It can sometimes be appropriate to do something to a tooth, leave it for a time and depending on how the tooth behaves, to finally decide on how to treat it. How would you like to pay £198 straight away and then to have the tooth extracted as things were rushed? Yes, doing proper dentistry sometimes attracts a separate fee for a separate course of treatment (for that is what it is).

 

Cheers

 

DrT

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@ hansi

 

Sometimes treatment does not go smoothly. just decause your old crown felt okay does not mean that it was. Would you advise women to leave a lump in their breast because it didn't hurt?

 

In my experience, I advise patients that it is 50/50 if an existing metal denture will fit a new crown. I do not provide metal dentures on the 'new' NHS any more unless they are clinically needed (I've done about 10 since April2006) so it would have to be a plastic one in my hands. £450 is a good price for a new metal denture IMHO.

 

Cheers

 

DrT

 

That is a totally unfair comparison. It is well known that a lump in the breast is life-threatening. A dental plate is not. About your comments that you do not provide metal dentures on the NHS, my dentist told they are not available on the NHS, hence the £450 price. Anyway, my plate feels ok, I guess that means it is ok, so i still think it's a rip off!

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That is a totally unfair comparison. It is well known that a lump in the breast is life-threatening. A dental plate is not. About your comments that you do not provide metal dentures on the NHS, my dentist told they are not available on the NHS, hence the £450 price. Anyway, my plate feels ok, I guess that means it is ok, so i still think it's a rip off!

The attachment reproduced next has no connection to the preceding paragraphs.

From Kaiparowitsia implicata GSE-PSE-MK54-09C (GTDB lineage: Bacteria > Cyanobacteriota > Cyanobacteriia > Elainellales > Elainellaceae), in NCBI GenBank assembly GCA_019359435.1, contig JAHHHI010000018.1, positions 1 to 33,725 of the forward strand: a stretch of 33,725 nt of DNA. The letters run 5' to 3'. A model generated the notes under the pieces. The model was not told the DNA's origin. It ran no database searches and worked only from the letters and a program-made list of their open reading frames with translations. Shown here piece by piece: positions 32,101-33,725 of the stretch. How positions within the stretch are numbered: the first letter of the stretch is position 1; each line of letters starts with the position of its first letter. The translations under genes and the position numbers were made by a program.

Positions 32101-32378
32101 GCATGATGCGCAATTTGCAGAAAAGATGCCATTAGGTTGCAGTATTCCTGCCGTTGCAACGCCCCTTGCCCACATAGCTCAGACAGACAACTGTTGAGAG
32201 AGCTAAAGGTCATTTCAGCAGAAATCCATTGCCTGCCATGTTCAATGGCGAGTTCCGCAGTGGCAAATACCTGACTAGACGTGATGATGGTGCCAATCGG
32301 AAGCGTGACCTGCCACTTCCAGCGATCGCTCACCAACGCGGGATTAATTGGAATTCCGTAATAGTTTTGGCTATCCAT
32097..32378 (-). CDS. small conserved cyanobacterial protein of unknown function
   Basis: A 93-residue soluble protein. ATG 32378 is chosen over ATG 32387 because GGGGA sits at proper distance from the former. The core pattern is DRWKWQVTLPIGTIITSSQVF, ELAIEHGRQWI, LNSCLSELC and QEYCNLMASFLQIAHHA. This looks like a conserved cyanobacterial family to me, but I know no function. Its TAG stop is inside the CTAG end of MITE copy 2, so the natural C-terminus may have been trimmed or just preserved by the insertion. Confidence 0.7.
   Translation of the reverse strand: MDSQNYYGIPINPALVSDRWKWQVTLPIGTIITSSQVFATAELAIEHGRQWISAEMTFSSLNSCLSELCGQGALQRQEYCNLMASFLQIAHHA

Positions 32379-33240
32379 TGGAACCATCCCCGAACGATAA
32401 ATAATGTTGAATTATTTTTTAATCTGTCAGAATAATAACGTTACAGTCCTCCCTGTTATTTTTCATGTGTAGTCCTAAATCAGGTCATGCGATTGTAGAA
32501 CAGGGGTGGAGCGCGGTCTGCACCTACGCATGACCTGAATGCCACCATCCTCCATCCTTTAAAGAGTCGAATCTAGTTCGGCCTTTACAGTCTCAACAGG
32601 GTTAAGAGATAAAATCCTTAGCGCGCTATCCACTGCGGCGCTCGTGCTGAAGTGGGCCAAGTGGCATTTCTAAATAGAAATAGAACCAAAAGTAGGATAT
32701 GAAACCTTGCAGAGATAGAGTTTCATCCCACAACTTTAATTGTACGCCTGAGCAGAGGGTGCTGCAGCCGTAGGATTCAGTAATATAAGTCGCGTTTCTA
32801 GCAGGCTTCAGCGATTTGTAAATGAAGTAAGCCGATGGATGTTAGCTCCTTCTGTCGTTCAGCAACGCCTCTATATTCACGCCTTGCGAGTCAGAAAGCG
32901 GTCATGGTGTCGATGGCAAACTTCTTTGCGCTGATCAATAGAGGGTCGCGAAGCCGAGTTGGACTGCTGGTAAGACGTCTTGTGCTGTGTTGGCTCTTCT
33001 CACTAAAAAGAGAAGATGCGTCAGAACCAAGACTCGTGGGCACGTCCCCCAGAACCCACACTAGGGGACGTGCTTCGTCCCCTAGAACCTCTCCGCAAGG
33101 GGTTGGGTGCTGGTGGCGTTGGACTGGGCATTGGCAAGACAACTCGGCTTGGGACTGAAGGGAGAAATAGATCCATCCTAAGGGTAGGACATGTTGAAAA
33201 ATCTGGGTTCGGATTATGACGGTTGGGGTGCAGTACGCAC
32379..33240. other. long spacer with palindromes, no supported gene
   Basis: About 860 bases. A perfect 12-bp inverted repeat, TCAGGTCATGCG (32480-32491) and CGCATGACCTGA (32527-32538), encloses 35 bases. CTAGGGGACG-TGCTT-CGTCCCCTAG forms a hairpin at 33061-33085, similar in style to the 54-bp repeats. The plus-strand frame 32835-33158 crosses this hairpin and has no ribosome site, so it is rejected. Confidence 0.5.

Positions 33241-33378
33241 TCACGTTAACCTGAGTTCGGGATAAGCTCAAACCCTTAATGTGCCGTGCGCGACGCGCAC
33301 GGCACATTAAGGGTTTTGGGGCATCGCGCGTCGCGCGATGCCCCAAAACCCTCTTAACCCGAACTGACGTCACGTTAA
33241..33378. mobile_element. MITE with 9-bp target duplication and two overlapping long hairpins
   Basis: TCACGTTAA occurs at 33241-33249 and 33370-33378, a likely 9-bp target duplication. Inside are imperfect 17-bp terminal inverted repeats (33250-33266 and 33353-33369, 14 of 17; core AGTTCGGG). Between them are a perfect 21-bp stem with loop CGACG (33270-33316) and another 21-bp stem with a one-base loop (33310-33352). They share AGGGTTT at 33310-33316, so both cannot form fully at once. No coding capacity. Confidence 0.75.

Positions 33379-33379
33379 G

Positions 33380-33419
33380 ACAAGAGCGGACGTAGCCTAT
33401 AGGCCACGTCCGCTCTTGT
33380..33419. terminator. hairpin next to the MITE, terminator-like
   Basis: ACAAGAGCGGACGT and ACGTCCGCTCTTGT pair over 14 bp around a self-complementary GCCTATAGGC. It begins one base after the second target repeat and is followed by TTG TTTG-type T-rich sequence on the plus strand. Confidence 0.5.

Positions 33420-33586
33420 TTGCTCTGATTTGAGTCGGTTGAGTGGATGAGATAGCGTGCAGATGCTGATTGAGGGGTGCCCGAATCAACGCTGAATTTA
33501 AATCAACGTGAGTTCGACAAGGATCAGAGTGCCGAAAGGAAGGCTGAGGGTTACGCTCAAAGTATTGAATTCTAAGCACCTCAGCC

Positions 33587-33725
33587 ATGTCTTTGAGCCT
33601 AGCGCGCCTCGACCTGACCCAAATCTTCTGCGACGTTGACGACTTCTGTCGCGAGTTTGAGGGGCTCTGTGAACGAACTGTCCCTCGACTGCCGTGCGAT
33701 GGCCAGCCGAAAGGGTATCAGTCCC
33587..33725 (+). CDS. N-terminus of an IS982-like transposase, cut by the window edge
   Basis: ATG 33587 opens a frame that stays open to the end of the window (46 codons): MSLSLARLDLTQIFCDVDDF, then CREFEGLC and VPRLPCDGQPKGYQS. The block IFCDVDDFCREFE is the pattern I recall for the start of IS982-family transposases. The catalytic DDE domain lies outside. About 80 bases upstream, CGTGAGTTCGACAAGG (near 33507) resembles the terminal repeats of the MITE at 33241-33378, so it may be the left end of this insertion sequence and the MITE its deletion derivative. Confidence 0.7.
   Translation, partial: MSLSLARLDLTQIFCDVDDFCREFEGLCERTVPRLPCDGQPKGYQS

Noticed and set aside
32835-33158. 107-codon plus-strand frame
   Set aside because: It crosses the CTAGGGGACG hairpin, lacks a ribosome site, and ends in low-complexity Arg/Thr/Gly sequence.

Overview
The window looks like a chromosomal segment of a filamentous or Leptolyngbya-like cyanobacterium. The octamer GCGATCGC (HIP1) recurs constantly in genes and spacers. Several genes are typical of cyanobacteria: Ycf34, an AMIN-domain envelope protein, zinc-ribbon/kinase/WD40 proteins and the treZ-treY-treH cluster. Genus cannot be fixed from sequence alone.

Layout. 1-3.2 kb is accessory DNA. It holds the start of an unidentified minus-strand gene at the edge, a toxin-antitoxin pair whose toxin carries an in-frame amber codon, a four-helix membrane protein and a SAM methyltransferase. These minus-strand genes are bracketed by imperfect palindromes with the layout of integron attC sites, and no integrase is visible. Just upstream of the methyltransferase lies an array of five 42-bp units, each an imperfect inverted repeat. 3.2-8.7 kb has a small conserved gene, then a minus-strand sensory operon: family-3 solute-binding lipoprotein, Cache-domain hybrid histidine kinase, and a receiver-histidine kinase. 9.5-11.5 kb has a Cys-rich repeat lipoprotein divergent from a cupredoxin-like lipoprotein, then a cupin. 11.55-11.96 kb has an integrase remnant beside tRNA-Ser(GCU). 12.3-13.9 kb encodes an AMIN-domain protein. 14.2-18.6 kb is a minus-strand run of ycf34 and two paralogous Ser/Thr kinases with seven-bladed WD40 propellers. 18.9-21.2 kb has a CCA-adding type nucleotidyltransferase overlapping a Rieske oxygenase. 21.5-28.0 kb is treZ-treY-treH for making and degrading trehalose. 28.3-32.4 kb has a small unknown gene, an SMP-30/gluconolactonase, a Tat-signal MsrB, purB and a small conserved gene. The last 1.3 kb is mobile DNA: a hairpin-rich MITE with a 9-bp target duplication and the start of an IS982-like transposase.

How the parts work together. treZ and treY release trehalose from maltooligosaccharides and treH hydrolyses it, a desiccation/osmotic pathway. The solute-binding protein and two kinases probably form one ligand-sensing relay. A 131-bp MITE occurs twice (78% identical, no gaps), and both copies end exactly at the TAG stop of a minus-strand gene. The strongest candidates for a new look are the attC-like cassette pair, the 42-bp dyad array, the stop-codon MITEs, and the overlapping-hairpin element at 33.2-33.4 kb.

No it isn't...a dental abscess an kill too. It is the same logic you applied anyway..."it does not hurt so why does it need doing?".

 

What is the rip-off? Your plate feels okay and you have £450 in your pocket.

 

DrT

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What I meant was that I didn't have to buy a new plate because the old one fiited, but he was determinded to try and sell me a new plate. That would have been the rip-off!

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What I meant was that I didn't have to buy a new plate because the old one fiited, but he was determinded to try and sell me a new plate. That would have been the rip-off!

 

You are 110% right! My policy, when it comes to dentures, is always let the patient decide if they need a new one. If they are happy, I'm happy.

 

Regards

 

DrT

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Just for quick info for those of you complaining your dentist simply wont take on new NHS patients - The NHS actually limits how many treatments one dental practice can administer in one financial year, so it is a case of CANNOT not WONT!